Innovation in a Crisis: From Problem to Possibility
Now that the world’s in crisis, you might think that “innovation” has become irrelevant. Actually, it’s necessary more than ever.
Innovation is the implementation of new and novel solutions. Innovation, along with the creative thinking that fuels it, thrive with constraints. Right now, constraints abound.
The organizations and individuals who have tended to their creativity, who have built processes into their teams to support it, and who have worked to develop a culture of agility and experimentation will emerge from this crisis ahead.
Creative Thinking in Crisis
Due to stay-at-home orders and non-essential business closures, an independent bookstore put out a new service: mystery book boxes for delivery.
Union Square Hospitality Group created a relief fund for employees, funded by gift card purchases and CEO Danny Meyer’s own paycheck.
The Cincinnati Zoo livestreams daily virtual visits with their animals.
A care home stages “socially distanced” Bingo games with residents seated in their individual doorways.
And so much more.
These are organizations that have turned problems into possibilities, that have not let the new and ever-changing constraints stop their good work in its tracks.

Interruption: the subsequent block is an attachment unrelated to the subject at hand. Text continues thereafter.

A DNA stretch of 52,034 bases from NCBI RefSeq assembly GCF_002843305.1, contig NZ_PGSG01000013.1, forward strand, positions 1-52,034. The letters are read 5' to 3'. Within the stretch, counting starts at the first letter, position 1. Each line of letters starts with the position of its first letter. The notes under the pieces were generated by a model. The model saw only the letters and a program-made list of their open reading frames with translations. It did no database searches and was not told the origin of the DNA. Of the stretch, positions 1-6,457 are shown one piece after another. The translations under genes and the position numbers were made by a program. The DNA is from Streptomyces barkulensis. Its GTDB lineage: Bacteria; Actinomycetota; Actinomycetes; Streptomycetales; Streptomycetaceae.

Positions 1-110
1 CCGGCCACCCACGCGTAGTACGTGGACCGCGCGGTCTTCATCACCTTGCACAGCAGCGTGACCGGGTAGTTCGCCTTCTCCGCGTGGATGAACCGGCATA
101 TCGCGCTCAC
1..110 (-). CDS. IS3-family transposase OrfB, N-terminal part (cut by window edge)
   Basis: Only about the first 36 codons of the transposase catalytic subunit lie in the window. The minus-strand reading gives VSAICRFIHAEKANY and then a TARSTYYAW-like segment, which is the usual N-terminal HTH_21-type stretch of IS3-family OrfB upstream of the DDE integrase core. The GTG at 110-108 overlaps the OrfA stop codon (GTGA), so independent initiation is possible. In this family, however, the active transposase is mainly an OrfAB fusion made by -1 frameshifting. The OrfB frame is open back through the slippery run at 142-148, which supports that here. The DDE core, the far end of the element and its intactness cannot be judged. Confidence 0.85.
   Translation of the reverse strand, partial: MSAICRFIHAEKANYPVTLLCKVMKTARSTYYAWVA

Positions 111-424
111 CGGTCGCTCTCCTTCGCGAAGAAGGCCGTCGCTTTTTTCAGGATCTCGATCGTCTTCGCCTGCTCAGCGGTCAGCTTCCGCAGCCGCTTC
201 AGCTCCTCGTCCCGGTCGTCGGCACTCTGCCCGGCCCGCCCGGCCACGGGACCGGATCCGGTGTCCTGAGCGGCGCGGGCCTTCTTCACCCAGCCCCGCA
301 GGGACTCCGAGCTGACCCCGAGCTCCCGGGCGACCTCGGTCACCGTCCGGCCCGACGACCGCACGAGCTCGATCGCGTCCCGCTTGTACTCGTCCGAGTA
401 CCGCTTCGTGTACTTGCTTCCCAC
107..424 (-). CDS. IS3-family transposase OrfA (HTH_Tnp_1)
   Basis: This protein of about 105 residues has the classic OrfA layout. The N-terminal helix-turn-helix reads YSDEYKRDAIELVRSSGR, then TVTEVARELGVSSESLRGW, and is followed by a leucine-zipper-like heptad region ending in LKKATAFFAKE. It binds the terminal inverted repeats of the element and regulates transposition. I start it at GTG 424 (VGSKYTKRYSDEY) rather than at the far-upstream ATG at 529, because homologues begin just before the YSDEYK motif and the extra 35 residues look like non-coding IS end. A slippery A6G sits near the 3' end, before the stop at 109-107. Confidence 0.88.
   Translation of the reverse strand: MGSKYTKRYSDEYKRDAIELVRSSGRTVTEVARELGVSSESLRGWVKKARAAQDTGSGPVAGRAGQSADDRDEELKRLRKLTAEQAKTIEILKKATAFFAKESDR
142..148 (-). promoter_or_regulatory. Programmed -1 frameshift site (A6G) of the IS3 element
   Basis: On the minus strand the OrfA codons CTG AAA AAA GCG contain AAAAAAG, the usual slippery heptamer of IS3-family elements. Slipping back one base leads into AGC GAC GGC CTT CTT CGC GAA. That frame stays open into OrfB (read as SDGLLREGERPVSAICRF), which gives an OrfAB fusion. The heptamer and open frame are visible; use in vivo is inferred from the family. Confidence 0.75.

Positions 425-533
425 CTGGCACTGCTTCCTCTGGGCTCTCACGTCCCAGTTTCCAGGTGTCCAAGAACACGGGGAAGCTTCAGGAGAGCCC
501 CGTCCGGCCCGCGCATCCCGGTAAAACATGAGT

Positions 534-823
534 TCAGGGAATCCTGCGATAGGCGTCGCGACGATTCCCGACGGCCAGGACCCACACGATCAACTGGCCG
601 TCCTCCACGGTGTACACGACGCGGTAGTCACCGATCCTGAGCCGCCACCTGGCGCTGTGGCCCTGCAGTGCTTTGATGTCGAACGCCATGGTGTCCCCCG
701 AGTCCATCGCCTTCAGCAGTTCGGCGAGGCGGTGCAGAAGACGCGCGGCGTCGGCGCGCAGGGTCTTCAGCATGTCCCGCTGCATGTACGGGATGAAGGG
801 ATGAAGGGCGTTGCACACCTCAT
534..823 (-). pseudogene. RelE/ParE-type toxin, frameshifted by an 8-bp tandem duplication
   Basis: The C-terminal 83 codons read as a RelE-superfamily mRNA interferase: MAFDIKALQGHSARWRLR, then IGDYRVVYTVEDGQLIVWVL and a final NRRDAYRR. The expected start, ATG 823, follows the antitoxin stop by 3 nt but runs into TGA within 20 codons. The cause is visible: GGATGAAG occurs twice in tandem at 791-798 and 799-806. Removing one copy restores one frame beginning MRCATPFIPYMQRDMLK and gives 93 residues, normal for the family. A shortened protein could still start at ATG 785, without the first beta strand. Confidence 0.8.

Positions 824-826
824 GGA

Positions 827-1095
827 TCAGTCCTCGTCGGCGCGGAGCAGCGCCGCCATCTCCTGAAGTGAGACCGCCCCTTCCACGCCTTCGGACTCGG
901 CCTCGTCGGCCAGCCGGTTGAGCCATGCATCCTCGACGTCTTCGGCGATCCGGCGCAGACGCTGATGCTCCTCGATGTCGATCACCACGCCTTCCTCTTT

Yes, it can be exhausting to keep pivoting with each new constraint that comes forward. It can be demoralizing to have your previous momentum popped like a balloon. And there may be temporary suffering. Despite all of that, you can keep moving forward even with stark challenges staring you in the face.
Here’s the most poignant tool I can offer to help you move forward, day by day, with the creative thinking you need.
How to Turn Problems Into Possibilities
Creative problem solving process is full of useful tools that we can activate to move forward when we get stuck. Ideally, we can apply them before we get stuck.
One of these tools is what I call in The Non-Obvious Guide to Being More Creative “Asking Possibility Questions.”
State your problem: We have no income.
Turn it into a possibility question: What might be all the ways to bring in new streams of income?
The key is to use those six little words. What might be all the ways . . .
Some more examples:
Our physical location is closed. => What might be all the ways to serve outside of a physical location?
We have no income to pay our employees. => What might be all the ways to put our employees to work in new ways that are called for at this moment?
My community needs help but I don’t know what to do. => What might be all the ways to serve my community?
Now is just the right time to nurture your creative thinking to enable you to move forward under changing constraints. Start with your most pressing problem. Turn it into a possibility question. Keep practicing this reframing tool. Make it natural. Make it a habit to ask the kind of question that will nudge you toward the possibilities that await.
Kathryn Haydon helps you maximize your creative strengths so you can do your best work. Through keynotes, workshops, and consulting, she trains individuals, leaders, and teams to find the unique spark that leads to deep engagement and productivity.